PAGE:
About The Green Mountain Byway
The Green Mountain Byway is a Scenic Byway designated by the State of Vermont. An extension of the Green Mountain Byway was approved by the State of Vermont in the fall of 2018. This 71 mile corridor includes the entirety of Waterbury, Stowe, Morristown, Hyde Park, Johnson, and Cambridge. The expanded Green Mountain Byway represents a significant resource management, cultural heritage, and economic development initiative for this area of Vermont. The Green Mountain Byway now extends the central byway of Route 100 in Waterbury, through Stowe, to Morristown and Hyde Park, and adds Route 15A in Morristown, Route 100C in Hyde Park and Johnson, Route 15 in Morristown, Hyde Park, Johnson, and Cambridge, and Route 108 in Cambridge and Stowe, which includes the separately designated Smugglers’ Notch Scenic Highway.
The Vermont Byways Program defines a byway as:
“a highway or other public road that may be associated with other transportation resources that have special scenic, historic, recreational, cultural, archaeological and/or natural qualities, and that has been formally designated by the Vermont Transportation Board. A Vermont Byway can be designated and managed with a focus on any or all of these six qualities. A wide range of road types are included: village streets, country lanes, gravel roads in the Green Mountain National Forest, State roads, and Interstate Highways.”
For more information about the Vermont Byways Program, click here.
The Green Mountain Byway links historic villages, lush river valleys, working landscapes, popular parks and recreational opportunities. The highways have long been recognized as a scenic corridor that attracts visitors from all over the world. An extraordinary range of cultural, historic, recreational, natural and scenic resources can be found along the route. The Byway showcases some of the most outstanding scenic landscapes and open spaces in the State of Vermont. Fall colors are spectacular and vie with the spring, summer and winter seasons in their attraction to visitors and residents alike.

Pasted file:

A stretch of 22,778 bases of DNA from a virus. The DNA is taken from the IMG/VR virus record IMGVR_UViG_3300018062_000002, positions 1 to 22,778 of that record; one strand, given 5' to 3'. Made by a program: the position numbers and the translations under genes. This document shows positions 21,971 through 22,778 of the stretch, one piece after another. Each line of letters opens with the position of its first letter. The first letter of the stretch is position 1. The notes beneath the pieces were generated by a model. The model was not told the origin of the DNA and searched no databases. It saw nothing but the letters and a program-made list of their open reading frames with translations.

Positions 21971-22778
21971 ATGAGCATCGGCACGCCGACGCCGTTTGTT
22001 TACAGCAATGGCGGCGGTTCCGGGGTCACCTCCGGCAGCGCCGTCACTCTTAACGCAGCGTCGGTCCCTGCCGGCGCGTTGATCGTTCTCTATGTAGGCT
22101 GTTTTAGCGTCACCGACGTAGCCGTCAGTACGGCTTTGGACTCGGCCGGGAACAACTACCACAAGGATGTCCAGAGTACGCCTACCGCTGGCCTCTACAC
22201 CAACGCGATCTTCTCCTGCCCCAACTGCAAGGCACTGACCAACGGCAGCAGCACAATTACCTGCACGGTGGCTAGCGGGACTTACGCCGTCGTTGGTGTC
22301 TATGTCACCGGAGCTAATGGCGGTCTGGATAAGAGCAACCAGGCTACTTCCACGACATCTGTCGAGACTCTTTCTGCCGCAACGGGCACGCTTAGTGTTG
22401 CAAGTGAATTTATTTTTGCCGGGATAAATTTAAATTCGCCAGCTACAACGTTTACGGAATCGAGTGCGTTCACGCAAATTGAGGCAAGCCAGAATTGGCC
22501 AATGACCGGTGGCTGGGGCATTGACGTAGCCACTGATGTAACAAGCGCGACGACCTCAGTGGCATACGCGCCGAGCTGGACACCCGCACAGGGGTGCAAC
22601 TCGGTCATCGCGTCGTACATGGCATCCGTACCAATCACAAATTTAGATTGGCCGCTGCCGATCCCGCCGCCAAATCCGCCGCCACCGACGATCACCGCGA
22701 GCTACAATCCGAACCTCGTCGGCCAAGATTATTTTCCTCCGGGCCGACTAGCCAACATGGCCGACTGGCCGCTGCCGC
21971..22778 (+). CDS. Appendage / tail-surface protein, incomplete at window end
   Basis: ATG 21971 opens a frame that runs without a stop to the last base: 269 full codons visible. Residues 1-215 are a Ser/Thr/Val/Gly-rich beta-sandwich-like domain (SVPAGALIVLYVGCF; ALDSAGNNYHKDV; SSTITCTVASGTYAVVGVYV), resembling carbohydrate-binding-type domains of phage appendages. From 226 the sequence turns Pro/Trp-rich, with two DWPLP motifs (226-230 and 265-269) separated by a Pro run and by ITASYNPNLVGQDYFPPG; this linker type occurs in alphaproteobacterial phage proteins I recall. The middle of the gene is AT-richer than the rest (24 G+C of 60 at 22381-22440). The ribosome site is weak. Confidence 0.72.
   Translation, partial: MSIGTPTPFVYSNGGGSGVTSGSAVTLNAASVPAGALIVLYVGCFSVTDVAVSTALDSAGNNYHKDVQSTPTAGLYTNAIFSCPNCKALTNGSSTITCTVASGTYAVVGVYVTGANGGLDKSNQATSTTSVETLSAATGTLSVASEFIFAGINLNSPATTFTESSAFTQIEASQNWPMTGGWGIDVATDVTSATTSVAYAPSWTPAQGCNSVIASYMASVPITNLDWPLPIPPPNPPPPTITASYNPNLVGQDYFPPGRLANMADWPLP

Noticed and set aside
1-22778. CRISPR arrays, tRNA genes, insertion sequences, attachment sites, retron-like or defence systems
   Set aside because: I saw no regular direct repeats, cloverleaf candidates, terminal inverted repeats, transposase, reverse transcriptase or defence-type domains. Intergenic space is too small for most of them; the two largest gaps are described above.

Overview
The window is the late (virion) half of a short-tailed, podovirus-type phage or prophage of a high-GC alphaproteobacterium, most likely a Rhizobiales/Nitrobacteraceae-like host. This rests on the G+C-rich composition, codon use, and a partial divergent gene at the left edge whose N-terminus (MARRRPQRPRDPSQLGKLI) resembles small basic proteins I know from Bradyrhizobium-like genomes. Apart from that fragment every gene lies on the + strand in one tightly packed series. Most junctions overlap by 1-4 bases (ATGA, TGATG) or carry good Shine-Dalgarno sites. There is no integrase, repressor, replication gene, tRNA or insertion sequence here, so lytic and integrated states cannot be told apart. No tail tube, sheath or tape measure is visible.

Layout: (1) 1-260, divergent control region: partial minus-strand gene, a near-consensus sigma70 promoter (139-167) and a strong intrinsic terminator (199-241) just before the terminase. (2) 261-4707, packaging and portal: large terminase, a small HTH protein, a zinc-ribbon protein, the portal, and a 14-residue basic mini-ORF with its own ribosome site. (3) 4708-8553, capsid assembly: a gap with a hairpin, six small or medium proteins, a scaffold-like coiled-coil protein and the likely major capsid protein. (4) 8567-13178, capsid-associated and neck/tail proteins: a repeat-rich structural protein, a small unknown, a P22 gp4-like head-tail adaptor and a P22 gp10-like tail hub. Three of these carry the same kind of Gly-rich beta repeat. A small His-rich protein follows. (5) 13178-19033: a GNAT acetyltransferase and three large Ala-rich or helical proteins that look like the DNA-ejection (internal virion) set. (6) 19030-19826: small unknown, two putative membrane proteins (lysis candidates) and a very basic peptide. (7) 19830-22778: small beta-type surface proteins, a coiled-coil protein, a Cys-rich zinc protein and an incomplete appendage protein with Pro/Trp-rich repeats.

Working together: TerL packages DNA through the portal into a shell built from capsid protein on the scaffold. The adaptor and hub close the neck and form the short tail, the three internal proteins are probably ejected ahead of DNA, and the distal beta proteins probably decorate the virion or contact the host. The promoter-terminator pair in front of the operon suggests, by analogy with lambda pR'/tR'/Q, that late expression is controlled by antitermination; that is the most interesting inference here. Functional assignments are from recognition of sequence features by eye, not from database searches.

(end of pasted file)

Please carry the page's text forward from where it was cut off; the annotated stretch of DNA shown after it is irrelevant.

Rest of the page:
The more densely settled areas along the Byway are bustling village centers with a rich cultural history. These historic villages include Waterbury Village, Colbyville, Waterbury Center, Moscow, Stowe Village and Lower Village, Morrisville, Hyde Park, Johnson, Jeffersonville, and Cambridge. All of these population centers are included on the Vermont State Historic Register for their significance to architecture and the building trades, the history of transportation and recreation, and for people and events important to the state’s history.
The six Byway towns maintain a vibrant cultural identity rooted in the tradition of rural Vermont and possess an eclectic blend of cultures as expressed through diverse local arts, food and craft products, festivals, and other activities. The common cultural themes are the traditional sense of place plus a contemporary cultural atmosphere.
Byway Steering Committee
The Green Mountain Byway Steering Committee is the coordinating body for the Byway to undertake and support projects that balance the promotion, preservation, enjoyment, and stewardship of its intrinsic resources.
The Steering Committee is comprised of members from all facets of the Byway community and meets monthly. The formal committee includes representation from:
- Lamoille County Planning Commission
- Central Vermont Regional Planning Commission
- Town of Waterbury
- Town of Stowe
- Waterbury Tourism Council
- Stowe Area Association
- Stowe Historical Society
- Stowe Land Trust
- Waterbury Historical Society
- Green Mountain Club
- Vermont Department of Forests, Parks, and Recreation
- At-large members
Corridor Management Plan
The 2008 Green Mountain Byway Corridor Management Plan addresses Vermont Byway criteria and serves as a framework for the various stakeholders involved to reach consensus on strategies to enhance the Byway and maintain its intrinsic values. More information.
All content on this site is property of the Green Mountain Byway Steering Committee or authorized for the Committee’s use. Photos on this site are not to be used without written permission of the Green Mountain Byway Steering Committee.